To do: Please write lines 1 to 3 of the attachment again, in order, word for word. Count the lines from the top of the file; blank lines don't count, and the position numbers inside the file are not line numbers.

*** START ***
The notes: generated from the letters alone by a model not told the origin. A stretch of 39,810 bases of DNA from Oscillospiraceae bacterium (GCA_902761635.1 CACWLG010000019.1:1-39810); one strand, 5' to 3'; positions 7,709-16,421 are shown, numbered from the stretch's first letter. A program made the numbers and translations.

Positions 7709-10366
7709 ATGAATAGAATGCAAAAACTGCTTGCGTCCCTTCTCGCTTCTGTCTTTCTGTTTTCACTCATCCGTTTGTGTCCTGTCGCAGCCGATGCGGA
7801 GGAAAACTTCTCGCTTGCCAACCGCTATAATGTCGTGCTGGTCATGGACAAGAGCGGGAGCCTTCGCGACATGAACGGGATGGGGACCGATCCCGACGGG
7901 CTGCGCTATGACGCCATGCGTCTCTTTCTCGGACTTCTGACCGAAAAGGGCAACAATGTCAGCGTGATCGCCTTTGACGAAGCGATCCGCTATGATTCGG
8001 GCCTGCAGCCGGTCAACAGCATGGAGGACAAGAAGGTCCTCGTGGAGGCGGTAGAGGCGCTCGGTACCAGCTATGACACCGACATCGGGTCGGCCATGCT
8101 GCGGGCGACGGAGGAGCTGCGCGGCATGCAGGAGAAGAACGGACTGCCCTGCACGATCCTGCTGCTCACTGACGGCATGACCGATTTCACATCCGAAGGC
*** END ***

The notes: generated from the letters alone by a model not told the origin. A stretch of 39,810 bases of DNA from Oscillospiraceae bacterium (GCA_902761635.1 CACWLG010000019.1:1-39810); one strand, 5' to 3'; positions 7,709-16,421 are shown, numbered from the stretch's first letter. A program made the numbers and translations.

Positions 7709-10366
7709 ATGAATAGAATGCAAAAACTGCTTGCGTCCCTTCTCGCTTCTGTCTTTCTGTTTTCACTCATCCGTTTGTGTCCTGTCGCAGCCGATGCGGA